Chapter Nine: Finance; September 4
A person’s days are determined;
you have decreed the number of his months
and have set limits he cannot exceed.
|Dated End Times Can Be Managed|
“Did the month end?” The sales guy asked.
“Don’t know,” said the sales manager.
It was September 4th.
On the normal human calendar, August would have ended on the 31st. But when you are attempting to make numbers, some numbers don’t matter. Like the ones on a calendar.
There is confusion in many sales teams on when the books are closed and a new month/quarter/year opens. (This never happened in any organization Your Business Professor was in. No Never Ever Never.)
The bewilderment starts when a sale is made. The transaction is immediately noted as revenue even if no cash is received or any product is shipped.
This is where the pressure for income leads to creative calendaring. Here the Space-Time Continuum is stretched. The sale is booked and the product is not shipped but held toward a later date when the customer actually needs the inventory.
When the customer takes ownership of the product is ignored until much later.
For example, in the ordinary course of commerce, a product is sold in the last week of March. Normal delivery is two weeks. The sale is made in the first quarter and delivered in the second quarter.
Time is needed for a transaction to clear. Simple and honest.
Even the Internal Revenue Service recognizes this. For instance, you write a check dated December 31st and mail it to your favorite tax-exempt charity; it arrives on, say, January 6th. Whenever the non-profit makes the deposit in January, the tax deduction is allowed in December.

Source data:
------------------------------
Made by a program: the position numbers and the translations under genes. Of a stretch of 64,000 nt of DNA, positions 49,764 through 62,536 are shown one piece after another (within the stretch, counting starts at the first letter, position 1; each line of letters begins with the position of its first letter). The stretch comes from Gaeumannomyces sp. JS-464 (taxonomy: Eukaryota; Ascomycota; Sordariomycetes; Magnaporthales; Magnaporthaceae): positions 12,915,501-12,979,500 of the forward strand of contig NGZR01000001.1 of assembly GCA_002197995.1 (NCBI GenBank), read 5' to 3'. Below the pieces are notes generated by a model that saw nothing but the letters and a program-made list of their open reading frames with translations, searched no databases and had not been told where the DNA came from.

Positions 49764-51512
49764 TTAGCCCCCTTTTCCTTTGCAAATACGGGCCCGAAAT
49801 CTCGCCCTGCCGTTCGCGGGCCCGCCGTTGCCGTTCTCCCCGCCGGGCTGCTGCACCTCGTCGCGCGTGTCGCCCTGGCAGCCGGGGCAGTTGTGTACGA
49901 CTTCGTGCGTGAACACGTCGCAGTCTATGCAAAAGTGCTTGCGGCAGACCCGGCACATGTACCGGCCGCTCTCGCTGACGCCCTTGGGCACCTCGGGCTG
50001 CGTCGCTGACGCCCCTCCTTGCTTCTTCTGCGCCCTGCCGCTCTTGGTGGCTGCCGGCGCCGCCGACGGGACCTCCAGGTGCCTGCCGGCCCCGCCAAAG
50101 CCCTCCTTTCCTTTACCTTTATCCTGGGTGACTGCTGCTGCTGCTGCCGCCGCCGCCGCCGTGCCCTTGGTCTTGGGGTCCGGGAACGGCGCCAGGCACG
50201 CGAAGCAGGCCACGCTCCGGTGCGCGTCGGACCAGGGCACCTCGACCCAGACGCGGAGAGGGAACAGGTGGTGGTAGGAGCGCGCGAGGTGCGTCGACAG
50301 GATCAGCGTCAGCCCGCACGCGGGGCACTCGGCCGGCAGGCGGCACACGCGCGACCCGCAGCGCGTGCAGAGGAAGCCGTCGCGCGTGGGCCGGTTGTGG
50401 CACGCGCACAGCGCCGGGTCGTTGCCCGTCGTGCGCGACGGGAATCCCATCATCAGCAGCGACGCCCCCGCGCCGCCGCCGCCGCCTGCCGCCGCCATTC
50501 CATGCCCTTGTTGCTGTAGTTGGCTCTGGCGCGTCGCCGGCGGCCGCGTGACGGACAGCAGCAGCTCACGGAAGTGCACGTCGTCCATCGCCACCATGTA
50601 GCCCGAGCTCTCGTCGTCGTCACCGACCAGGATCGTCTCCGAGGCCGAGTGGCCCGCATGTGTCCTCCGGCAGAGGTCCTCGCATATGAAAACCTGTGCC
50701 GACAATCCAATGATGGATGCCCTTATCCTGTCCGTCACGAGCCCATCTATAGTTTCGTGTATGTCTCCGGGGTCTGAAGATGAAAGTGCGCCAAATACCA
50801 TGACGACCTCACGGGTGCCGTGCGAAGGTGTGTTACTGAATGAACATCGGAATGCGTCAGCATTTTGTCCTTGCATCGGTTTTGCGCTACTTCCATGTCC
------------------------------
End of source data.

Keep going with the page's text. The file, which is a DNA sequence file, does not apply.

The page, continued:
(There might be some who would write and mail a check in January but backdate it to December 31st. Or so I’ve been told.)
The actual cash is seen in January but all the accounting action, the debits and credits, are accrued in December.
But there are instances when managers feel the need to inflate or maintain sales to please the stock market, investors, or the boss. Or to make a personal bonus.
The line is crossed when the sales guy calls his favorite clients and asks for a favor. For instance, it is at the end of the quarter and the story will sound something like this,
Sales Representative, “Hello favorite customer, can you reorder the xyz product?”
Favorite Customer, “It’s a little early, we won’t need it for another month and a half…”
Our sales professional is in the running for Salesman of the Year and could win a cruise to Bermuda with golfing at St. George’s (designed by RTJ). He needs this order now.
Sales Rep, “I can get you another 10% off!”
Fav Customer, “Sounds good, but we just don’t have the space for the extra inventory. Sorry.”
Got ‘em thinks the rep, now we’re just negotiating delivery.
Sales Rep, “If you can do a purchase order today, we’ll hold and ship in six weeks.”
Fav Customer, “10 percent off now and we’ll take delivery in six weeks?”
“Does that sound reasonable?” The Sales Rep knows to always answer a question with a question.
“OK,” says Fav Customer, “The P.O. number is 09-04-14-7 and I don’t want to see it for a month and a half.”
The sale is booked and makes the company numbers, but the product is not shipped until much later.
Sadly, the Purchasing Agent left the company and his replacement cancelled the order. But the sales guy still made his numbers in the preceding month.
The company sales representative was taking future sales to make his immediate position look better than it was.
The intent was not to do real business but to deceive.
J.P. Morgan once said that American business must be done with “glass pockets.” Via Dead CEOs quoting Jean Strouse, Morgan (New York: Random House, 1999), p. 5. This should include moving money from one pocket to the other.
A person’s days are determined; you have decreed the number of his months and have set limits he cannot exceed. Job 14:5